NBC Universal has become the first large network to take advantage of TiVo Inc.’s advertising services to track how television viewers are using their DVRs and potentially to introduce interactive commercials to the masses. Under the deal, announced Tuesday, NBC Universal’s 14 television networks and 10 NBC owned-and-operated TV stations will be able to sell TiVo Interactive Tags in combination with other NBC products and will subscribe to TiVo’s Stop||Watch and Power||Watch services, which provide second-by-second data about shows and commercials that are being watched, paused, skipped and rewound.
Stop||Watch data is based on a random and anonymous sampling of 20,000 of TiVo’s 4.2 million subscribers each night, whereas Power||Watch data comes from an opt-in panel of 20,000 TiVo users, so it includes detailed demographic information.
Interactive Tags allow viewers to click on an icon when watching a commercial to obtain more information about that advertiser and then return to the exact place they exited viewing, and providing advertisers with a new way to reach live, time-shifted or fast-forwarding viewers. NBC will also be able to offer its advertisers detailed reports on the results of campaigns that include Tags. Under the partnership, TiVo and NBC Universal will work together to develop additional advertising products and in some cases will even share revenue. It’s exactly this kind of revenue, incidentally, that the WGA is striking over.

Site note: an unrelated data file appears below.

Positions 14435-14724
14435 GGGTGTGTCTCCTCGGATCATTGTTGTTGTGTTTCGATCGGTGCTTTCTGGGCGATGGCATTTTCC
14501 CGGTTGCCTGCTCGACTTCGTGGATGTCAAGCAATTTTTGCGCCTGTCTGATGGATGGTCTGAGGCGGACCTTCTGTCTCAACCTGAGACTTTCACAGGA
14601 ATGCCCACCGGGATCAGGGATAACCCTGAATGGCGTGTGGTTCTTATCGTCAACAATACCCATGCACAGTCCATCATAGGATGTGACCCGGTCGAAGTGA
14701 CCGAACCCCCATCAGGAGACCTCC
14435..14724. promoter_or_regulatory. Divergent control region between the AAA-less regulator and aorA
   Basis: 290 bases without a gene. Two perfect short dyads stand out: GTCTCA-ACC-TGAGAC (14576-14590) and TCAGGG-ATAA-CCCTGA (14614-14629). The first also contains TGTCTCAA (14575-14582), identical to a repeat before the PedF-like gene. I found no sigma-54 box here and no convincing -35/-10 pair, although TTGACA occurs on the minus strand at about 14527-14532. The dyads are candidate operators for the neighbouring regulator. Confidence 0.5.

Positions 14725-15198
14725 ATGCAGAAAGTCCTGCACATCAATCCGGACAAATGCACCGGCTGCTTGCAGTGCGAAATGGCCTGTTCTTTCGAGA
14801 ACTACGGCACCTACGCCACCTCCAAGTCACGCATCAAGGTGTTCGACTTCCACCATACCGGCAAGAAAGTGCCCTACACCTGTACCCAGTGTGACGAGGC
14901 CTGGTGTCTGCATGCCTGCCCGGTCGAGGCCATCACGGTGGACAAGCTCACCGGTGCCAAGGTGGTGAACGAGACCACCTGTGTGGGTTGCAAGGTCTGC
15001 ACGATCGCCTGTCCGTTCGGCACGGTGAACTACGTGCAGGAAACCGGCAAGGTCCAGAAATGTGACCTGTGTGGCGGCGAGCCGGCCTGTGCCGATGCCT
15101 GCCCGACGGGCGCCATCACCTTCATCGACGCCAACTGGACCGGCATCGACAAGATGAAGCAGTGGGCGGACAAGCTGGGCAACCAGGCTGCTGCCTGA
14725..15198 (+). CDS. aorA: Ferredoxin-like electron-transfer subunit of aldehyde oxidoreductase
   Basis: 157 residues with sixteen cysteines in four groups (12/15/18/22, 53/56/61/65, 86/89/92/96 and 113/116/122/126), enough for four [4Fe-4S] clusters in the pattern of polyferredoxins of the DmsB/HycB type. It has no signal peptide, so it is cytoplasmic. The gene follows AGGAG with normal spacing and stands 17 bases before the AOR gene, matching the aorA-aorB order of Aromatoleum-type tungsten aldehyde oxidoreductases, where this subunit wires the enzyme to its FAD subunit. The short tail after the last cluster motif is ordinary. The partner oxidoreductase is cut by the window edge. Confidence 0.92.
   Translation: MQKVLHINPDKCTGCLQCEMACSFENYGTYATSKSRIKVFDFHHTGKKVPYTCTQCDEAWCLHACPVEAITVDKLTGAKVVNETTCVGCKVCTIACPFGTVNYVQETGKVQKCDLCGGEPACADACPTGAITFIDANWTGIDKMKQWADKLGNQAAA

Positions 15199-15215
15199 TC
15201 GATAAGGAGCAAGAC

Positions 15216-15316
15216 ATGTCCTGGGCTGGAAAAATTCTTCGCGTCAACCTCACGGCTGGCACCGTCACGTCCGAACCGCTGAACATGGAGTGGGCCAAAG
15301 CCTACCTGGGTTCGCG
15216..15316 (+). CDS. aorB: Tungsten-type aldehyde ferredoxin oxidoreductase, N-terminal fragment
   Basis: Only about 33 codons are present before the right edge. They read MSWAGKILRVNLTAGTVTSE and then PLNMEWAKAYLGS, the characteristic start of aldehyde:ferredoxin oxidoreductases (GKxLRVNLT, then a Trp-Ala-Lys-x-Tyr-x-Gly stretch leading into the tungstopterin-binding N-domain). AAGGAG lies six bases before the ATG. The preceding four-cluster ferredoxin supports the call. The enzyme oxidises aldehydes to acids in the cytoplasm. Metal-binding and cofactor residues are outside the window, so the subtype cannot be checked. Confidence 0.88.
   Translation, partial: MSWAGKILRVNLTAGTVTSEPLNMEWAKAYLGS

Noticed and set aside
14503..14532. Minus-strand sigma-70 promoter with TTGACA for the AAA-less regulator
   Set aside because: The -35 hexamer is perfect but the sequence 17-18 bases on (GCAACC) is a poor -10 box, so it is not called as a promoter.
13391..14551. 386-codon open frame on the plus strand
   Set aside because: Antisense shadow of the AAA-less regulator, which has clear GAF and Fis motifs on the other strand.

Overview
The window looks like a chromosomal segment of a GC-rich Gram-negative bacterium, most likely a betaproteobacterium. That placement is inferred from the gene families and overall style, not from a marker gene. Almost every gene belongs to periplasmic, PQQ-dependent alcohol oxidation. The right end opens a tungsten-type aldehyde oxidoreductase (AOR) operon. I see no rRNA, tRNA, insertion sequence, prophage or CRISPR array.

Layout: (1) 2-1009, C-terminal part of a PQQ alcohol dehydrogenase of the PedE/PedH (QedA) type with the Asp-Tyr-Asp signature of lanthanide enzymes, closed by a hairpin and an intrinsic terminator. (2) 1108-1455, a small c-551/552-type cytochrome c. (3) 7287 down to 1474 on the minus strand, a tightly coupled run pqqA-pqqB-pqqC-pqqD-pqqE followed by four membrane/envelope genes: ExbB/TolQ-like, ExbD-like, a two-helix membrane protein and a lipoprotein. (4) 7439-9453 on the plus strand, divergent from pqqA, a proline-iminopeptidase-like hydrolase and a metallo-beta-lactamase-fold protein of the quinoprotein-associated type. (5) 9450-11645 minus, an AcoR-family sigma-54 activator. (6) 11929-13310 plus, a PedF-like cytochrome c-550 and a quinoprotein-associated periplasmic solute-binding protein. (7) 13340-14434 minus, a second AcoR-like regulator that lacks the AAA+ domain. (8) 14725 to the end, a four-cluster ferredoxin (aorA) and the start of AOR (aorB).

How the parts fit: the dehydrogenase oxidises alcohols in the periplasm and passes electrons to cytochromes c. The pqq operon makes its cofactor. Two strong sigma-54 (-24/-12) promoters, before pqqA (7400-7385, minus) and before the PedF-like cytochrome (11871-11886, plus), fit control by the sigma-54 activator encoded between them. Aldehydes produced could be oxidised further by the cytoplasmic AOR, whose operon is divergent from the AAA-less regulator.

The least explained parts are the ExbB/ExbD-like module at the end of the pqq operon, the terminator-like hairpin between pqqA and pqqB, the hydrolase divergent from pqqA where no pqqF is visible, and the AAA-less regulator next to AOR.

The partnership is an important step in the industry’s struggle to adapt to the new ways consumers are watching television in the age of DVRs, and puts TiVo in direct competition with industry giant Nielsen Media Research, which has had a strangle-hold on ratings and viewer information gathering since the 1940s.
Earlier this year, Nielsen deployed its “live +7” numbers, which register not only the night a show is originally broadcast, but the following seven days as well, in an attempt to incorporate time-shifted viewing into its data. The new numbers indicate that when popular shows meet in identical time slots, they can all be winners. The Office, for example, which faces up against powerhouses Grey’s Anatomy and CSI on Thursdays, sees a 17 percent increase in viewers when the live +7 viewership is taken into consideration. Interestingly, reality shows don’t seem to fare as well in the live +7 data. Programs like Dancing with the Stars, which generate day-after water-cooler analysis are rarely saved and watched in the days following their initial broadcast.